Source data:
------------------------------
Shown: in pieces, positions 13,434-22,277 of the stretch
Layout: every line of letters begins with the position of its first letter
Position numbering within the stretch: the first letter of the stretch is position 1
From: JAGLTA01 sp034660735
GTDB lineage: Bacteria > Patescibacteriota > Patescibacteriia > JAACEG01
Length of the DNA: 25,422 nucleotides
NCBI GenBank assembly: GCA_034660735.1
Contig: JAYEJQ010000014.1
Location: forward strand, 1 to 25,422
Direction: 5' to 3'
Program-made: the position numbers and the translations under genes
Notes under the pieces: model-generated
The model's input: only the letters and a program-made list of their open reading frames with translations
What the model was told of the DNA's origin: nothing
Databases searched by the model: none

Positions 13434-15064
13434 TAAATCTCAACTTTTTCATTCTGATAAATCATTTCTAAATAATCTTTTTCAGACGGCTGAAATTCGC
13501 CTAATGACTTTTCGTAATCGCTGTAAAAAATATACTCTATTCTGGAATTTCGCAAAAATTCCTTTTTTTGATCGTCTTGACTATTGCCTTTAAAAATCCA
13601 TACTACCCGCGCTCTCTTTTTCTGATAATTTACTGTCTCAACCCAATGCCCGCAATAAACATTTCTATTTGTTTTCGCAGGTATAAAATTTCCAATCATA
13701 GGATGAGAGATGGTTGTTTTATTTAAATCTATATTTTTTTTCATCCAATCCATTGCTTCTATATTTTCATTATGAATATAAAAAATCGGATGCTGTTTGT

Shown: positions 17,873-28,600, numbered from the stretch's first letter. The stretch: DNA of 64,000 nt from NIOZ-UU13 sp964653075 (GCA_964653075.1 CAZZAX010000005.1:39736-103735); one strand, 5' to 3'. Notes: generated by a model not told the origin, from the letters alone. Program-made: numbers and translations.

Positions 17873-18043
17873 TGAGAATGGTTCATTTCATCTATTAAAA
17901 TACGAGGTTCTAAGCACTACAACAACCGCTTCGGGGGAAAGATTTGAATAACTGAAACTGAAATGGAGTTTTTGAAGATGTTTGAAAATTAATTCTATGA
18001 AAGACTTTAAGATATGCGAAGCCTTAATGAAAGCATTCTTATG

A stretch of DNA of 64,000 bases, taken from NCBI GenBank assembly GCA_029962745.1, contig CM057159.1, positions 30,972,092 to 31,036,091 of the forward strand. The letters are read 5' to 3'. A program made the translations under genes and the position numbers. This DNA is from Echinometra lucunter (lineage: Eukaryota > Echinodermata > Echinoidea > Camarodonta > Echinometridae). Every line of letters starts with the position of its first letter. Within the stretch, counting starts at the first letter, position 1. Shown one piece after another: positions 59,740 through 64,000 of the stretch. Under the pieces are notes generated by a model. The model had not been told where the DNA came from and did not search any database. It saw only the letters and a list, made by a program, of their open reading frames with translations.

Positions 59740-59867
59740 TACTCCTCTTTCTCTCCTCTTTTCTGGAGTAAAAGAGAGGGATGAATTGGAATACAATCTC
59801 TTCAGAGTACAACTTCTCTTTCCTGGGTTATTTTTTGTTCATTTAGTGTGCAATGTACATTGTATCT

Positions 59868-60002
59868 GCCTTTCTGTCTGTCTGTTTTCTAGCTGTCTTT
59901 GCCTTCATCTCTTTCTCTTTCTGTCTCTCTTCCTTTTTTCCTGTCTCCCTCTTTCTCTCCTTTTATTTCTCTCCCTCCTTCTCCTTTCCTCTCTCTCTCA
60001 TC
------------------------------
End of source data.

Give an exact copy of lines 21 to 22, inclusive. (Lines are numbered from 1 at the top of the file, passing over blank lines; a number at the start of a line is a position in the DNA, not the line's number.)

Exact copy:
Shown: positions 17,873-28,600, numbered from the stretch's first letter. The stretch: DNA of 64,000 nt from NIOZ-UU13 sp964653075 (GCA_964653075.1 CAZZAX010000005.1:39736-103735); one strand, 5' to 3'. Notes: generated by a model not told the origin, from the letters alone. Program-made: numbers and translations.

Positions 17873-18043